"They are the names of Kateřina's brothers."
Translation:To jsou jména bratrů Kateřiny.
I just need to say this out loud because it twisted me up a bit. . . This sentence requires two genitives, because the names are possessed by the brothers and the brothers are possessed by Kateřina, so both the brothers and Kateřina are possessing something in this sentence, and so are genitive.
Edited five minutes later. . . If this is not correct, please say so.
Edited one week later. . . . Passing by this question again, I noticed my post might be considered slightly or unforgivably rude (depending on where you're standing). It was unintentional, but rude nonetheless. Editing for a more polite forum.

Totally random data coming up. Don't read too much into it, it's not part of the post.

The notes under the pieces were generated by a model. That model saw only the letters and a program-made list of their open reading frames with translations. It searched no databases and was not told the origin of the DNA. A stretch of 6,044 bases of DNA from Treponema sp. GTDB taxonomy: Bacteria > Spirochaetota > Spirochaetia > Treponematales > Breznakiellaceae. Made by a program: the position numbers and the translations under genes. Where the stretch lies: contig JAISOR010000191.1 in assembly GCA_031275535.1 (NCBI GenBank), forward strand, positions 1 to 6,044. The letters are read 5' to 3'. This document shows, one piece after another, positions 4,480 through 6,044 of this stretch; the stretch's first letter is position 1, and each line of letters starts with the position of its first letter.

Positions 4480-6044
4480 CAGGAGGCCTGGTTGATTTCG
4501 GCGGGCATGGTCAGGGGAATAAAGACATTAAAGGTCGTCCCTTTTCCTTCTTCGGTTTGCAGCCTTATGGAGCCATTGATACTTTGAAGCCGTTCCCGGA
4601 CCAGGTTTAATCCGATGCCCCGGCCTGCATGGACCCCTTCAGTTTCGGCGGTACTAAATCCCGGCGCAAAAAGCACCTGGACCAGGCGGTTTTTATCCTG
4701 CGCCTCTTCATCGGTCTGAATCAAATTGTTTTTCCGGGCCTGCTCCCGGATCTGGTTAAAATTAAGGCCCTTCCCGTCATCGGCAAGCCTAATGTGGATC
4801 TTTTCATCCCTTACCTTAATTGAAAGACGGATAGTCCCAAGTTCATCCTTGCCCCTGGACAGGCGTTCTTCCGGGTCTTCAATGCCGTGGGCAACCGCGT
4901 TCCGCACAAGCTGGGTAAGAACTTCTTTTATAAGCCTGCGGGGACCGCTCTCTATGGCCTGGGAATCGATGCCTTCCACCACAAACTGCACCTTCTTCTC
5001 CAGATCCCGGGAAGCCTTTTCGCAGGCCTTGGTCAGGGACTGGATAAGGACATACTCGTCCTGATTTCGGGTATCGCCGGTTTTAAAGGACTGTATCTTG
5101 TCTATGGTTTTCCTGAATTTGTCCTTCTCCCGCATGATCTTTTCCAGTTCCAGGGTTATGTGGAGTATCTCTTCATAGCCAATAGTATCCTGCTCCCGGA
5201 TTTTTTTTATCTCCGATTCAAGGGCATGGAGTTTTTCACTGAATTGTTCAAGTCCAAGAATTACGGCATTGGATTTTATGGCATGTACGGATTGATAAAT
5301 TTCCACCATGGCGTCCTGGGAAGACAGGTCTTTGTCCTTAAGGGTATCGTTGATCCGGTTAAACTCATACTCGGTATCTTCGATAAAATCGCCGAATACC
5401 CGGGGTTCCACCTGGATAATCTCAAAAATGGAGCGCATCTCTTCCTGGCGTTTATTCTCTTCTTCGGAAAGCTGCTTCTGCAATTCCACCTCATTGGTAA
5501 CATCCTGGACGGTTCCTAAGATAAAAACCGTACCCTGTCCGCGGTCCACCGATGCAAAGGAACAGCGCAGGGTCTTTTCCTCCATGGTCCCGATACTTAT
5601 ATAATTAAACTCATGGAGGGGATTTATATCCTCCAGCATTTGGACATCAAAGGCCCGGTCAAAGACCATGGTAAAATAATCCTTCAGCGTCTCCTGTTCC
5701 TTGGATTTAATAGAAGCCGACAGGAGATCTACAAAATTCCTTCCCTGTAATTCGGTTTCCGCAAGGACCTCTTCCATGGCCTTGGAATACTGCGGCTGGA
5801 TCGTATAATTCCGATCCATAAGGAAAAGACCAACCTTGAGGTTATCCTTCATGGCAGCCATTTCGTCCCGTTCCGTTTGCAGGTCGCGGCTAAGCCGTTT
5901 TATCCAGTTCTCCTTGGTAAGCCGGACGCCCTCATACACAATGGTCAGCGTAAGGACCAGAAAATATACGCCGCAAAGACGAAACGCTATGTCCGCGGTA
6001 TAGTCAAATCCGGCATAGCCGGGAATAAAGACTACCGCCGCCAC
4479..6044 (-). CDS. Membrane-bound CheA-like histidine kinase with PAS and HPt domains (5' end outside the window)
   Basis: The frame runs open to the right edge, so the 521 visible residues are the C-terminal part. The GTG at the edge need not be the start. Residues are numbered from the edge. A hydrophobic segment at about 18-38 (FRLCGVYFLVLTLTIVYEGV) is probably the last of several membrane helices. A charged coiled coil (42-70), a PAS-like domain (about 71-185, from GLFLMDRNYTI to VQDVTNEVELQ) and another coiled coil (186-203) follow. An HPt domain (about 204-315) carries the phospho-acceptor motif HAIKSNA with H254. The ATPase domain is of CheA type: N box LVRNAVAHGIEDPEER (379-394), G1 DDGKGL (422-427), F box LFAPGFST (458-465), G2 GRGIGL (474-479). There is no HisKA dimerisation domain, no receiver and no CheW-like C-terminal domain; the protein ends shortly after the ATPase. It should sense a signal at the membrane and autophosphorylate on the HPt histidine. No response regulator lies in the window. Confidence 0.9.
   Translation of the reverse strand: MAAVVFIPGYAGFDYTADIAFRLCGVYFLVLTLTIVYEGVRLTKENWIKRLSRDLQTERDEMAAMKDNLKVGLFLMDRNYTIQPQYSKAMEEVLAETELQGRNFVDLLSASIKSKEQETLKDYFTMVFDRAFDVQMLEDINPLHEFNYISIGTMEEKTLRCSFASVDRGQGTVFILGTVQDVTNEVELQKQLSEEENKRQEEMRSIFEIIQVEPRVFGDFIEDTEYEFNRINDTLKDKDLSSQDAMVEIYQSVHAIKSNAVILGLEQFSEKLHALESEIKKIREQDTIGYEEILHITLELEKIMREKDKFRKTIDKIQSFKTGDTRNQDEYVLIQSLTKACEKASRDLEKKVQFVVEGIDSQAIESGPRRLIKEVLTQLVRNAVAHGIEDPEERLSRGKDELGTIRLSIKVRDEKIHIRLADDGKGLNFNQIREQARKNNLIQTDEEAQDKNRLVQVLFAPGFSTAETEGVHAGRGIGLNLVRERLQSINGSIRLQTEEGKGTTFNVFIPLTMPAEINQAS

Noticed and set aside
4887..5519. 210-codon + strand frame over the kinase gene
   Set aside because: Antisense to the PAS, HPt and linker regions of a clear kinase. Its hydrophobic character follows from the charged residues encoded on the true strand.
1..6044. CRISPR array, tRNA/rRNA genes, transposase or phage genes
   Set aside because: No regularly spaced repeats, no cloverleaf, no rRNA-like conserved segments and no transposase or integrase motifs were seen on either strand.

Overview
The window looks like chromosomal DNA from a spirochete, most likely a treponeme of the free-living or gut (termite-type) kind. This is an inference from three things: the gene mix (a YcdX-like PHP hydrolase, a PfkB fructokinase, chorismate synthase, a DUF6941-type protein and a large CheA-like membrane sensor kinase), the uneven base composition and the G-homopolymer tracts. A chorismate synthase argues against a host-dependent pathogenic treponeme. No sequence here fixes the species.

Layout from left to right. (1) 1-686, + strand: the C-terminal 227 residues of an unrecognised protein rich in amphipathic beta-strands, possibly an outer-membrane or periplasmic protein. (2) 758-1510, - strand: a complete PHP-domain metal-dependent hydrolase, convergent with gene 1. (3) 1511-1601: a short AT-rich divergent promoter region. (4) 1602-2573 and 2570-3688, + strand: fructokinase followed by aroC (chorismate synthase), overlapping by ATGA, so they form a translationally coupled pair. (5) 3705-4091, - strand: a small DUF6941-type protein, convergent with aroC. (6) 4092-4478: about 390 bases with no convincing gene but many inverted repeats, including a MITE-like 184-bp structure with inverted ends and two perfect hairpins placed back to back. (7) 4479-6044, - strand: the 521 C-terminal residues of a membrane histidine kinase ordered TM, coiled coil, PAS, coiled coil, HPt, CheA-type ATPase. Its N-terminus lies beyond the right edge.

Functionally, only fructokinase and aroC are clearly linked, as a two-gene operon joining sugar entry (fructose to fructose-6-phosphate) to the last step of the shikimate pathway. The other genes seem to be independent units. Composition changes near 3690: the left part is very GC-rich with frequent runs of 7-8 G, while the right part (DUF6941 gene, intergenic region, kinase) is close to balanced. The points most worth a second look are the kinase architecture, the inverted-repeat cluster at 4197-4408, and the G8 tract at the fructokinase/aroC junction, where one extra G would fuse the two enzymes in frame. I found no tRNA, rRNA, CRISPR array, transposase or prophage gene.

Again, there are nuances: "These are the names" (the names here, perhaps on the list in hand) "They are the names" (a set of names, specifically under consideration, not some other set of names) "Those are the names" (the names that are chosen, or that emerge, or that stand out).